Immigrant Justice and Measure 88

by Sally Godard, Just Journey…a ministry of justice and advocacy, Yamhill County

saferoads 88In 2008, in an attempt to comply with the federal Real ID Act[1], the Oregon Legislature passed a law that has created a daily nightmare for many Oregon workers, their families, and their employers.

Although vigorously opposed by immigrant advocates, this Oregon law restricts driver’s licenses to those who can provide documents of their legal status in the state. No longer primarily a document to demonstrate one’s knowledge of the “rules of the road” and ability to pass the written and behind-the-wheel driver’s tests, the 2008 law now excluded immigrants without legal documents from obtaining or renewing a license.

The disastrous effect was immediate. Each year thousands of immigrants[2], many who had been here for a decade or more, were thrown into turmoil. Bread-winners who required transportation lost their jobs and employers lost experienced workers who could no longer buy insurance. Families lived in fear each day as they drove their kids to school, attended church, or kept a doctor’s appointment. If they were stopped by law enforcement and had no license, the risk of deportation was high. Yet especially in rural Oregon where there is very little public transportation, day-to-day life depended on being able to drive.

Advocates representing immigrants, agriculture and other industries, law enforcement, and faith communities doubled their efforts.  Finally in the spring of 2014, with a strong bipartisan vote in the Oregon legislature, Senate Bill 833 (Oregon Driver Card) was passed. Although it was a compromise bill that was not a return to a full Oregon driver’s license, supporters hoped that it would ease the problem for Oregon families and employers until Congress could make progress on Comprehensive Immigration Reform.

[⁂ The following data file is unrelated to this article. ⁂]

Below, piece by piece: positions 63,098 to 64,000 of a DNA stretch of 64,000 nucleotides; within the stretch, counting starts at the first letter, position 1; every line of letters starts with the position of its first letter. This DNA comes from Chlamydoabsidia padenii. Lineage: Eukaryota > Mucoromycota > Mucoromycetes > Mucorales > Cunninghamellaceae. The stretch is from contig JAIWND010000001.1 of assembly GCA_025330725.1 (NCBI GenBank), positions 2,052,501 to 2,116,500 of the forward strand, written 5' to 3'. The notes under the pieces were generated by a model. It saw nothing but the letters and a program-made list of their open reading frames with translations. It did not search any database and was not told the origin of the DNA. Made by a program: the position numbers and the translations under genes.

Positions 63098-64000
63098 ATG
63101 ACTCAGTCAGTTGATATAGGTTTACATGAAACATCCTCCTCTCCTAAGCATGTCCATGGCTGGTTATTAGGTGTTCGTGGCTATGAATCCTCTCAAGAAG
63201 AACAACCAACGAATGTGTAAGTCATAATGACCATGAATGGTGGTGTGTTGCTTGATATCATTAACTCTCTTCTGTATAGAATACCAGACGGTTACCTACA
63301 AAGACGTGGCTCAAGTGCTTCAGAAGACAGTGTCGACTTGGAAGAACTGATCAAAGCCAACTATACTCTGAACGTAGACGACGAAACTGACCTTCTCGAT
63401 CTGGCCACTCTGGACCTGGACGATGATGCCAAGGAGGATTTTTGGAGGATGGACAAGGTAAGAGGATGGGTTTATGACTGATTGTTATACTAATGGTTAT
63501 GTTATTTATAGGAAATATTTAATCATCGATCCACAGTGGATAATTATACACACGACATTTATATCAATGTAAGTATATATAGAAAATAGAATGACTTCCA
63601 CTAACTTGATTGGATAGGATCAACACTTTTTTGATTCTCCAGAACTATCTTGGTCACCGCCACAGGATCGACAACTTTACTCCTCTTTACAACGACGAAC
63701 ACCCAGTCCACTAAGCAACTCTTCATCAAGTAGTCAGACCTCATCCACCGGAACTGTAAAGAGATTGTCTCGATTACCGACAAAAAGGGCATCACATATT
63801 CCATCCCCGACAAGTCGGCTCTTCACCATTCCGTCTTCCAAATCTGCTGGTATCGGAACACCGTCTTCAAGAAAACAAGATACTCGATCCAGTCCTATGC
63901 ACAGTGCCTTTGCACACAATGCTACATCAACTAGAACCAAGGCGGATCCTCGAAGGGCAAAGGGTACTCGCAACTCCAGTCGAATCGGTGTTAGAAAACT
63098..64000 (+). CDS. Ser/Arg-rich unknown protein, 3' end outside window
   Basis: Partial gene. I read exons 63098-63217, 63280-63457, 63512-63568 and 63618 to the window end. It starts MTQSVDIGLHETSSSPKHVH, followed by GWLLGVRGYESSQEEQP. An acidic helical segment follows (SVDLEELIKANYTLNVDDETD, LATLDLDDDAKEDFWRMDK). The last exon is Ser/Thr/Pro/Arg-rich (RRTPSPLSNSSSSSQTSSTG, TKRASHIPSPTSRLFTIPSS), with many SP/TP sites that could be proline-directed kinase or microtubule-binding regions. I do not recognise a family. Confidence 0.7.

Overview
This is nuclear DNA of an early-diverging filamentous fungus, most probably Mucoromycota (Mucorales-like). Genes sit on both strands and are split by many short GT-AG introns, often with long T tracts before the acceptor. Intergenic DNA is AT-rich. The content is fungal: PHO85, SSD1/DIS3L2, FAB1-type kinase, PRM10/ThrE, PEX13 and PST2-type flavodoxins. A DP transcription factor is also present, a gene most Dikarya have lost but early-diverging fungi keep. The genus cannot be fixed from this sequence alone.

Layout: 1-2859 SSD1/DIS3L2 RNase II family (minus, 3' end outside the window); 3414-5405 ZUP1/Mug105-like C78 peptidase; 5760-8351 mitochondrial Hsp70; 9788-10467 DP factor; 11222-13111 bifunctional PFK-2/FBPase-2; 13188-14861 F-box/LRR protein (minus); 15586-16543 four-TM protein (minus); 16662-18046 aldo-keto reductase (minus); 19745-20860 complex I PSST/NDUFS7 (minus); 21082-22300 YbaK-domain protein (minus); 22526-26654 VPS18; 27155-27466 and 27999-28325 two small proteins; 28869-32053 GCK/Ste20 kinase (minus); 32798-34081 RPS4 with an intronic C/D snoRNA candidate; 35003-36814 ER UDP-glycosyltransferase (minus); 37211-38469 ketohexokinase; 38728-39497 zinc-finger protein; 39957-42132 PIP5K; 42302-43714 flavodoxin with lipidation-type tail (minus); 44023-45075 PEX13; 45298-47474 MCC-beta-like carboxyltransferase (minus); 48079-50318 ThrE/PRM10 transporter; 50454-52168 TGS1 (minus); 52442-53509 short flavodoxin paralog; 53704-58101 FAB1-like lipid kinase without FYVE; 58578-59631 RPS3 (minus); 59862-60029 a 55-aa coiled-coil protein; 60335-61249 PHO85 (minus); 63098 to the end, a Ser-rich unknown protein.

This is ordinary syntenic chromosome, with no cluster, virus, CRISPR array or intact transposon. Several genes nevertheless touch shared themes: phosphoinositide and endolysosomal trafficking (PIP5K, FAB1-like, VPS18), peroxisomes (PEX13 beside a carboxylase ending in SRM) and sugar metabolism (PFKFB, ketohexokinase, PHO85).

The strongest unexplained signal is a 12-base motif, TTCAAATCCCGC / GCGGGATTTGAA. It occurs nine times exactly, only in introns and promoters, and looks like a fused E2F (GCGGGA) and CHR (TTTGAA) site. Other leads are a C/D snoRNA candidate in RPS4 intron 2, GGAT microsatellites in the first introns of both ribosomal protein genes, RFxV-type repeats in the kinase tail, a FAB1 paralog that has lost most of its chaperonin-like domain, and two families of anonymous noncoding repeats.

The Oregon Driver Card was scheduled to be implemented in January 2014.  Unfortunately, the opposition obtained $100,000 from an out-of-state donor to hire people to collect enough signatures to require a statewide vote in the November election.

So now it is up to all of us. The campaign is launched. YES on Measure 88 will affirm the Oregon Driver Card law[3] so that all Oregonians can once again participate fully in their communities. People of faith will recognize this as an issue of justice as well as of safety as we live out our call to “welcome the stranger.”  Vote YES for compassion, hospitality, and respect toward our neighbors.

Note: It is not too early to begin discussing this issue in your church community. If you or members of your congregation would like a speaker, or someone to facilitate a discussion about Measure 88, please contact me.

[1] The Real ID Act of 2005 was part of the many laws passed in the aftermath of the 9-11 terrorist attacks and the subsequent establishment of the Department of Homeland Security in 2002.

[2] It has been estimated that from 2008-2016, 86,000 Oregonians could be adversely affected by the inability to renew an expired license.




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  1. Aleita Hass-Holcombe


    Oregon can demonstrate more than just compassion by voting for Measure 88… it will demonstrate awareness of the unjust immigration quagmire into which we have fallen and our need to fix at least this facet.

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